New York Islanders goaltender Semyon Varlamov made his second consecutive start on Monday night in Philadelphia, and although the prior game was back on Jan. 28, Varly continued his strong play, stopping 25 of 26 shots to secure a 2-1 Islanders win over the Flyers.
Over his last three games, Varlamov has a minuscule 1.31. Goals Against Average (GAA) and has stopped 106 of 110 shots on goal, defeating the Vegas Golden Knights 2-1 before the break and taking a hard-luck 2-1 loss to the Ottawa Senators despite stopping 36 of 38 shots.
As anticipated, the strength of the Islanders team has been their goaltending tandem, arguably the best in the league. The question is whether GM Lou Lamoriello would entertain selling high on Varlamov at the deadline, not based on where the team is in the standings, but rather what the return could be from a playoff team looking to solidify or improve their goaltending situation ahead of the post-season. Varlamov is currently seventh in the league in saver percentage (.920%), which is better than perennial Vezina favorites Juuse Saros, Igor Shesterkin, and Andrei Vasilevskiy.
While we wait to see how this all plays out, Varlamov has expressed a desire to stay with the organization, and an extension, at a reduced salary, would follow the Lamoriello blueprint. While an argument can be made that if the Islanders were to make a playoff push, it would be because Varlamov and Ilya Sorokin are playing at the top of their game, the idea of the Islanders flipping Varlamov for a first-round pick must be somewhat enticing for Lamoriello after trading yet another first-rounder to Vancouver in the Bo Horvat deal.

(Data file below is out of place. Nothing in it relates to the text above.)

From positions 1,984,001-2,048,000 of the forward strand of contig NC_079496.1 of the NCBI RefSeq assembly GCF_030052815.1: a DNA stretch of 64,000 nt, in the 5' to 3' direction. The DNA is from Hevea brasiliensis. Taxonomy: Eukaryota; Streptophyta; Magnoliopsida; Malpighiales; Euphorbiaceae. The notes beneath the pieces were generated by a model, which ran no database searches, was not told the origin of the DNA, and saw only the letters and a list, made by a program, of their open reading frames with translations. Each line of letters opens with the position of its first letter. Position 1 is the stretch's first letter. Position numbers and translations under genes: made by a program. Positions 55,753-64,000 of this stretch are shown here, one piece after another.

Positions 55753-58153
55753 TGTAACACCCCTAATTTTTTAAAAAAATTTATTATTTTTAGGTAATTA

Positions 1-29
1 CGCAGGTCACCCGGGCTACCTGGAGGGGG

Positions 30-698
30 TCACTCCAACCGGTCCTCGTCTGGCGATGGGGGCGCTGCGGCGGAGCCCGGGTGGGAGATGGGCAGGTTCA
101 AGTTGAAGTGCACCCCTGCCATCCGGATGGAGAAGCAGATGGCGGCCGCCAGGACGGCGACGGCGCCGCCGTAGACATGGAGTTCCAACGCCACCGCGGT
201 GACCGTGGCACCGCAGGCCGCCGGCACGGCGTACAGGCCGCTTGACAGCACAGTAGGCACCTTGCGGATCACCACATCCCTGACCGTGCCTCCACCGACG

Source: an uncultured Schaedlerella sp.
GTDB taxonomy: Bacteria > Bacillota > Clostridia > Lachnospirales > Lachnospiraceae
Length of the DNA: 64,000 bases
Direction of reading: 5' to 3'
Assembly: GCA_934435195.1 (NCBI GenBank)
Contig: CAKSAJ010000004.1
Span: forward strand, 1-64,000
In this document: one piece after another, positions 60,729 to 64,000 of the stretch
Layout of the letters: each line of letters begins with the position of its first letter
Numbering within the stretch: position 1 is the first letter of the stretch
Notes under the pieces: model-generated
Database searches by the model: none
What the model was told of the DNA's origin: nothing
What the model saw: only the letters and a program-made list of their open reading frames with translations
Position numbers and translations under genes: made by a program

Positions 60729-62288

Depending on whether or not the pick falls in the Top-12 will determine if the Islanders go without making a first-round selection for the fourth consecutive year. Last week, Mike P. Johnson of NHL Network talked about the L.A. Kings being a potential fit for the 34-year-old netminder. Other potential suitors could emerge in the next few weeks as well, and Varlamov could be the top goaltender available, one with a proven playoff pedigree.
Of course, it all depends on if Lamoriello would entertain moving Varlamov under any circumstances. Even if the team falls back in the playoff race, he could decide that trading Varly is not in the best interests of the team if he plans to extend him and keep him working alongside Sorokin next season.
Organizationally, the Isles are thin at the position, with Cory Schneider the only goaltender at Bridgeport with NHL experience, and Jacob Skarek doesn't appear ready. But if the Islanders were to recall Schneider, his workload during the final month of an NHL season would be limited, and Sorokin has already shown the ability to be a workhorse when Varlamov has missed time due to injury.
Further, if the Islanders made the playoffs, Sorokin would be the guy in the net, and Varlamov would be on the bench, unlikely to take his place. That could factor in the determination as to just how much of a loss it would be not to have Varlamov with the team the final month of the season, which may or may not result in a playoff berth.